# Calculations for high frame rate shooting

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### #1 Ross Neugeboren

Ross Neugeboren
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Posted 04 June 2011 - 10:55 AM

I'm considering shooting 600 feet of 16mm daylight stocks sitting in my fridge at a high frame rate to capture pump-track bicycle riders in slow motion. I was able to determine that at a frame rate of 60fps I would have 6:40 minutes of running time, but in referring to high frame rate shooting I had heard there is a difference between running time and real time. something like a second of screen time is x seconds in real time. Do any formulas exist to determine this compression of time? I fear that on 600 feet we don't want to roll out immediately, especially if we decide to go up to 100fps.

Any general tips about shooting outdoors at a high frame rate would be greatly appreciated, as well.

Ross
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### #2 Karl Eklund

Karl Eklund
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Posted 04 June 2011 - 09:51 PM

I'm considering shooting 600 feet of 16mm daylight stocks sitting in my fridge at a high frame rate to capture pump-track bicycle riders in slow motion. I was able to determine that at a frame rate of 60fps I would have 6:40 minutes of running time, but in referring to high frame rate shooting I had heard there is a difference between running time and real time. something like a second of screen time is x seconds in real time. Do any formulas exist to determine this compression of time? I fear that on 600 feet we don't want to roll out immediately, especially if we decide to go up to 100fps.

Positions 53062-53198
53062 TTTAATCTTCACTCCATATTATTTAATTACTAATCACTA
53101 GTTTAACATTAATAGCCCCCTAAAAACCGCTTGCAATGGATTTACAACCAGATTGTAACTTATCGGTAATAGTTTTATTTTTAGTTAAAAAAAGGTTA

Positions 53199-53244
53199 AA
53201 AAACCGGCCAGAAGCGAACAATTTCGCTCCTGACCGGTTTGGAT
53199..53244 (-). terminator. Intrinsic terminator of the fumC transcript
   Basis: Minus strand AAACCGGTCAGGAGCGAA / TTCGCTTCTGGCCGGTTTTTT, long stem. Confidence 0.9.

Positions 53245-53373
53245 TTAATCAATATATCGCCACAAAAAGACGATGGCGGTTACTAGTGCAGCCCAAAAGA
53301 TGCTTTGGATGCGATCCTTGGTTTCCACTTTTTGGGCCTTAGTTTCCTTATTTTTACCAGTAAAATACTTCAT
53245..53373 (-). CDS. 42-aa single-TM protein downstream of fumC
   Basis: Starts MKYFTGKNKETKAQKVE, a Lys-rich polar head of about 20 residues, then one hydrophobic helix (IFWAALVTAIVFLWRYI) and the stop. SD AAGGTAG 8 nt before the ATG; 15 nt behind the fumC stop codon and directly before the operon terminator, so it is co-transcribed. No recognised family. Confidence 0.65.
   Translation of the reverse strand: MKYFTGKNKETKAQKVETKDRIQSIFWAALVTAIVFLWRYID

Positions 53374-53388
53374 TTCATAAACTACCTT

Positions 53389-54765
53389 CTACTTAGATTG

Any general tips about shooting outdoors at a high frame rate would be greatly appreciated, as well.

Ross

Ok, if you shoot 100 FPS, I assume you are working in Pal, which is 25 FPS. What it means is that when "projected/viewed" it will take 4 seconds to play those 100 Frames that a second of real time gives you. But lets say you project that in 100 FPS, then it would take 1 second to view, real time.

100 FPS = 25% speed of real time when projecting at 25 FPS
50 FPS = 50% speed of real time when projecting at 25 FPS

At 100 FPS you would get about 4 mins.
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### #3 Ross Neugeboren

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Posted 06 June 2011 - 10:26 PM

Hey Karl,
Makes sense, shooting framerate divided by projection framerate. Thanks!

-Ross
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